Real estate securities are managed funds consisting of underlying investments in AREITs, which are listed on the ASX, and unlisted property trusts which aren’t.
Both options allow investors to gain access to some of Australia’s highest quality, professionally managed commercial real estate without the need for large amounts of upfront capital.
There are five distinct advantages to using property securities funds to develop your commercial property portfolio:
- Expert management
- Built-in diversification
- Easy entry and exit
- Simple administration
- Minimal time and effort
Of course, these benefits come at a cost. As with ordinary managed funds, most property securities funds charge a percentage based fee of funds under management.
If a property securities fund doesn’t sound like your thing but you don’t want to establish and manage your own commercial property portfolio, there’s one final option for you to consider.
3. Unlisted property trusts (syndicates)
Unlisted property trusts are similar to property securities funds in that they allow you to access a slice of commercial property or properties with relatively little capital outlay, fully supported by a professional property management team.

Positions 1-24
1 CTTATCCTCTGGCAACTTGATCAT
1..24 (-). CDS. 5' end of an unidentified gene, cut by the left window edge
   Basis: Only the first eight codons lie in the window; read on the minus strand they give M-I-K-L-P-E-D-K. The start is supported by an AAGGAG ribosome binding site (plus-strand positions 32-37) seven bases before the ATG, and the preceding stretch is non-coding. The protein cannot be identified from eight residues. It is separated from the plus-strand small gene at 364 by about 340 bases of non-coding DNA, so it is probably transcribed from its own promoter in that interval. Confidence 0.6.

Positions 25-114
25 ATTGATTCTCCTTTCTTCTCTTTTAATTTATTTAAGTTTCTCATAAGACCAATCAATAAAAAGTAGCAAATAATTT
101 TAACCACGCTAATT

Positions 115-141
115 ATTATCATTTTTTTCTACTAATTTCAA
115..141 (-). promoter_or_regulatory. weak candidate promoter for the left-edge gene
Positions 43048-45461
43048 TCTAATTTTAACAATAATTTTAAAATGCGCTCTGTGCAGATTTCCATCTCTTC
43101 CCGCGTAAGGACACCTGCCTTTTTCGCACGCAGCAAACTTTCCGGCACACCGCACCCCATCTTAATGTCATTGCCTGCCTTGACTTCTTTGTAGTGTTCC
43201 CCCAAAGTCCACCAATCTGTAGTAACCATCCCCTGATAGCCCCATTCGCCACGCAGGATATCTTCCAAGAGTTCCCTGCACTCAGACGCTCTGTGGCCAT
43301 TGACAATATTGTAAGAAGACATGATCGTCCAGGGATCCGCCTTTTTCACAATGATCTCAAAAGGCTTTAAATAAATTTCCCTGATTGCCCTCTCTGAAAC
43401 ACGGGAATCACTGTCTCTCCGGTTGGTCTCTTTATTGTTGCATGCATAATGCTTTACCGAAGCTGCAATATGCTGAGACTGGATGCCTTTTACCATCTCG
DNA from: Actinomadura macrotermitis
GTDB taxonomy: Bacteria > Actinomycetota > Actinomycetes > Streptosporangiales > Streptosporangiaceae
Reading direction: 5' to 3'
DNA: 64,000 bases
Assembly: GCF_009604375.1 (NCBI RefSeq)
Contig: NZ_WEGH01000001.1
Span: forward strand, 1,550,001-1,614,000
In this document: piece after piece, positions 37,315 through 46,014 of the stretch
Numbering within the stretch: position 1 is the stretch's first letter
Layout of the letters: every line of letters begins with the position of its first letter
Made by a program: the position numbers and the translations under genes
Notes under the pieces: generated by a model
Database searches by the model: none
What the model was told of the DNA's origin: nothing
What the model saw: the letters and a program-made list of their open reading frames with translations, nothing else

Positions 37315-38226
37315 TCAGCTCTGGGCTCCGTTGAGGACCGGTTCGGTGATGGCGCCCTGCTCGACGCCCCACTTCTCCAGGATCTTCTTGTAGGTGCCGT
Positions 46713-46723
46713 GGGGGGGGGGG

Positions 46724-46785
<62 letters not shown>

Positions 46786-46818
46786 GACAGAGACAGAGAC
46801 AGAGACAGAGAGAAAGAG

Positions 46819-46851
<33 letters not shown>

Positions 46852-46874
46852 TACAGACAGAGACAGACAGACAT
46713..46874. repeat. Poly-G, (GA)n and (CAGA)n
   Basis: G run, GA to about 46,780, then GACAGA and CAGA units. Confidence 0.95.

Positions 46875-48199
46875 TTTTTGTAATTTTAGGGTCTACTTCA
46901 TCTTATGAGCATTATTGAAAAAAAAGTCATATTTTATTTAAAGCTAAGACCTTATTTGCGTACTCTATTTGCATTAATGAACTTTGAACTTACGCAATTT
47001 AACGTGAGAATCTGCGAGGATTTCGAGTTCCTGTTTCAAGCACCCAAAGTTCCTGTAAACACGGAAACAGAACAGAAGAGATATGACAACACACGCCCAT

The big difference is that when you invest in this structure you are only one step removed from direct ownership. That gives you a higher degree of visibility and financial involvement in the properties themselves.
In many cases you can visit the building(s), monitor the performance of corporate tenants and track performance, delivered via transparent unit pricing and regular valuations. Although the day-to-day building operations and asset management rests with the management team, investors receive a share of the rental income (generally paid monthly or quarterly) and ultimately, the proceeds when the property is sold.
Unlike listed AREITs and ASX-listed shares, property syndicate pricing reflects the true value of the underlying assets based on regular independent valuations. But it’s important to note that unlike AREITs and many real estate security funds, unlisted property trusts are generally illiquid. That means your funds are locked in for the term of the fund, which typically are five years or more. Hopefully at the end of the term, the property would have increased or at least maintained its value; however there is a risk that the value declines leading to potentially significant capital losses. Whilst the manager could choose not to sell the property in this instance and trigger a capital loss, that would result in you not being able to access your funds at the end of the fund term. In this case, the term of the fund may be further extended.
Are you the best person to manage your money?
Only you can answer this question. What we can offer are a few pointers based on experience, plus a little research.
- First, building your own AREIT property portfolio requires time, skill and psychological commitment. If you think you might fall short on one or more of these requirements, you might want to think twice about managing your own portfolio. The costs of getting it wrong can be very high indeed. If, on the other hand, you have some investing experience and enjoy the idea of managing your own money, we suggest you start slowly.